35 35 Mesh Size: Equal Sized Apertures To avoid adjacent apertures (D up and D down ) from interfering with the output area of interest, the modeled region should be D+θz in diameter. This means that the number of mesh points should be this diameter divided by the mesh spacing (δ). For equal apertures, this means a factor of two guard-band. D+θz DD z D up D down

36 36 Unequal Apertures For unequal apertures (such as spherical-reference wave propagation), the same geometric argument can be made. The resulting form can be thought of as the average of the number of mesh points required to cover each of the input apertures plus a diffractive term. If we set the two mesh spacings to their maximum value, the number of mesh points reduces to a familiar form: –the Fresnel number.

37 37 Fresnel Number The Fresnel number is –the number of half waves of phase of a parabolic wavefront over the aperture. –half the number of diffraction limited spots diameters over the aperture. –roughly the number of diffraction ripples across an aperture. z

38 38 Mesh Size and Fresnel Number For equal sized apertures, the number of mesh points equals 16 times the Fresnel number. For unequal apertures, the same is true if we define an effective Fresnel number as r 2 r 1 /λz. Equal Sized Apertures Unequal Sized Apertures

39 39 Summary of Mesh Determination Derived by either: –Diffraction limit OR –Required angular bandwidth Derived based on eliminating overlap between adjacent virtual apertures and the region of interest. Mesh Sample Spacing Mesh Size

40 40 Conclusions For a simple system of two limiting apertures, we have determined a set of inequalities that govern the choice of the mesh. Next we will look at –how phase aberrations impact the mesh choice, and –how this can be extended to a system of multiple apertures.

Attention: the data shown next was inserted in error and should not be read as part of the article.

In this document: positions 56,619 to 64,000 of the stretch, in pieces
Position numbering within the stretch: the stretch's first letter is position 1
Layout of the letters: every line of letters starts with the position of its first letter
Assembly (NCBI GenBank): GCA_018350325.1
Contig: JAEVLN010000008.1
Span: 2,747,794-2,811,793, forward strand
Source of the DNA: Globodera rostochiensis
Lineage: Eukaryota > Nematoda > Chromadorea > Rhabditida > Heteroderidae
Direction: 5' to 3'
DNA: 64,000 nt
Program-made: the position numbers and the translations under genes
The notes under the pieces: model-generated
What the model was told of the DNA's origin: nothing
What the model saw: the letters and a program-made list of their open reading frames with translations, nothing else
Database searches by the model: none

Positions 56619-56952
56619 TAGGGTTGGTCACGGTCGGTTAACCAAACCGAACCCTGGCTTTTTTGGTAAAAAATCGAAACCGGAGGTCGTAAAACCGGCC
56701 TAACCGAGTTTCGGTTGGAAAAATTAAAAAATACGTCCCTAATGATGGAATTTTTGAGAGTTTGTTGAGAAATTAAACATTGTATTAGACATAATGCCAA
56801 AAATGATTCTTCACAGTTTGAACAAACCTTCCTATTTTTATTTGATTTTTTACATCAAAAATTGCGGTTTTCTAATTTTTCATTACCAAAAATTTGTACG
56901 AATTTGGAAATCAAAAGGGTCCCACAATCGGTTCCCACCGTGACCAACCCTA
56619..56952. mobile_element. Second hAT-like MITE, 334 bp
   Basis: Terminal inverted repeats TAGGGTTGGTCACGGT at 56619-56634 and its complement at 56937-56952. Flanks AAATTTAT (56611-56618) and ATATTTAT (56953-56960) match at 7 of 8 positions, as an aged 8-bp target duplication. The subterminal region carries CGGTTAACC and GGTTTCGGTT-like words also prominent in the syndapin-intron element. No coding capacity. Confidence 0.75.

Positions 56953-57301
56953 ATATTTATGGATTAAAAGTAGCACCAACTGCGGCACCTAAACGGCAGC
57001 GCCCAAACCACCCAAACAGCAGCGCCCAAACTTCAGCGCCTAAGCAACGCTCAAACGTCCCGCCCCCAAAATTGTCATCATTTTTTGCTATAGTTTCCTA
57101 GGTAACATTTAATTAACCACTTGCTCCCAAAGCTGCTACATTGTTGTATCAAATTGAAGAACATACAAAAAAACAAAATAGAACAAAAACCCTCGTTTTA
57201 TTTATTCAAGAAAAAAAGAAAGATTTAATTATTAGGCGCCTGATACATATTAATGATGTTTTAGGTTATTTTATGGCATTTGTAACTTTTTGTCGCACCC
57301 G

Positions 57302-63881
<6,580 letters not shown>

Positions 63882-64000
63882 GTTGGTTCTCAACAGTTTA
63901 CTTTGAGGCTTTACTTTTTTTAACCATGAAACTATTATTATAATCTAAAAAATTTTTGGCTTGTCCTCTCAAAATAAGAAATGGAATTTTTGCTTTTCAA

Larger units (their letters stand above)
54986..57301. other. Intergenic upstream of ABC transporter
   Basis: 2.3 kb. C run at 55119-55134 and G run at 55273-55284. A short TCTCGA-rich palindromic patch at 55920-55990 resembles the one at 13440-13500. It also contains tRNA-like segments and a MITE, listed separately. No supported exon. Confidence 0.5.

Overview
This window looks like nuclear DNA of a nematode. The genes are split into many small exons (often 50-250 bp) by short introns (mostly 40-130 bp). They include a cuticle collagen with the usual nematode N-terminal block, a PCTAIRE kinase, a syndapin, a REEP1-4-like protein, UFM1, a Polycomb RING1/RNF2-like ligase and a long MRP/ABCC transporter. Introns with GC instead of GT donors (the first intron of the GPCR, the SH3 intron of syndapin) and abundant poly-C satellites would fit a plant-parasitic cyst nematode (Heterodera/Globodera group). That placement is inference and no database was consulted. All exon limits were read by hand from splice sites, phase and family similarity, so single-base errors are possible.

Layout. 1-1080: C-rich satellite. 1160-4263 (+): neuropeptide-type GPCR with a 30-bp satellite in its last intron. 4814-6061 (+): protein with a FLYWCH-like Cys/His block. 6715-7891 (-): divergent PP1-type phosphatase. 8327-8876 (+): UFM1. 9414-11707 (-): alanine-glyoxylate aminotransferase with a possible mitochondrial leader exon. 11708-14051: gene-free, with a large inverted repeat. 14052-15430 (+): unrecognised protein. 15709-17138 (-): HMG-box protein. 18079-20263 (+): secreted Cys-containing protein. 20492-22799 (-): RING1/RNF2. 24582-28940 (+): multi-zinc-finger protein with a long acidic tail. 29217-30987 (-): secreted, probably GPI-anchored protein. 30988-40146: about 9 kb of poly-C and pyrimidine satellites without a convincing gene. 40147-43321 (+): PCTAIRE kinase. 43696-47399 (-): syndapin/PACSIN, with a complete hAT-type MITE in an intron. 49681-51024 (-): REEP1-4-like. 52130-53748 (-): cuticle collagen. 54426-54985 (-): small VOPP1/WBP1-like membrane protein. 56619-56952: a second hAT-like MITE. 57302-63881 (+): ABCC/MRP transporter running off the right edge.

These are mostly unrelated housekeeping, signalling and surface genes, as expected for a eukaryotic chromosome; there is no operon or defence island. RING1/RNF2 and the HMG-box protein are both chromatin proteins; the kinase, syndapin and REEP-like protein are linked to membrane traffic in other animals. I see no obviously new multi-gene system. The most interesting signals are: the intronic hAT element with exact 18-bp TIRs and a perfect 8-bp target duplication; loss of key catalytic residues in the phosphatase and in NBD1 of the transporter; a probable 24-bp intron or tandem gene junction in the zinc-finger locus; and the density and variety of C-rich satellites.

41 41 Impact of Phase Aberrations on Mesh Determination

42 42 Sinusoidal Phase Grating

43 43 Turbulence-Induced Aperture Blurring Turbulence acts to increase the size of the point spread function This effectively blurs the apertures at each end. The blurred apertures can be thought of as being larger if we want to capture most of the energy. Gaussian PSF Blurred Aperture

44 44 Blur Effect on Aperture Size Turbulence can be thought of as diffracting light as if it were sent through a grating with a period equal to r 0, which is Frieds coherence length. –r 0 can be though of as the characteristic turbule size. A scaling parameter, c turb, is used to control the amount of energy captured in the calculation. –c turb 4 is for 99% of the energy. Blurred Edge of a Hard Aperture

45 45 Procedure to Determine the Mesh while Considering Turbulence z D1D1 D2D2 1.Simplify the turbulence distribution along the path into effective r 0 values for each effective aperture. 2.Modify the aperture size using the effective r 0. 3.Use the new effective aperture sizes to determine the mesh. D 2 D 1

46 46 Determining Fourier Propagation Mesh Parameters for Complex Optical Systems of Simple Optics

47 47 Introduction The determination of mesh parameters for wave-optics modeling can be uniquely determined by a pair of limiting apertures separated by a finite distance. An optical system comprised of a set of ideal optics can be analyzed to determine the two limiting apertures that most restrict rays propagating through the system using field and aperture stop techniques.

48 48 Definitions of Field & Aperture Stop Aperture Stop = the aperture in a system that limits the cone of energy from a point on the optical axis. Field Stop = the aperture that limits the angular extent of the light going through the system. NOTE: All this analysis takes place in ray- optics space.

49 49 Example System f= D=15 D=5 L1 L L2 L1 A2 A1 A2 A1 D=1 Input Space Optical System Plane 2 Plane 3Plane 4Input

50 50 Procedure for Finding Stops 1/3 1.Find the location and size of each aperture in input space. 1.Find the ABCD matrix from the input of the system to each optic in the system. 2.Solve for the distance (z image ) required to drive the B term to zero by inverting the input-space to aperture ray matrix. This matrix is the mapping from the aperture back to input space. 3.The A term is the magnification (M image )of the image of that aperture.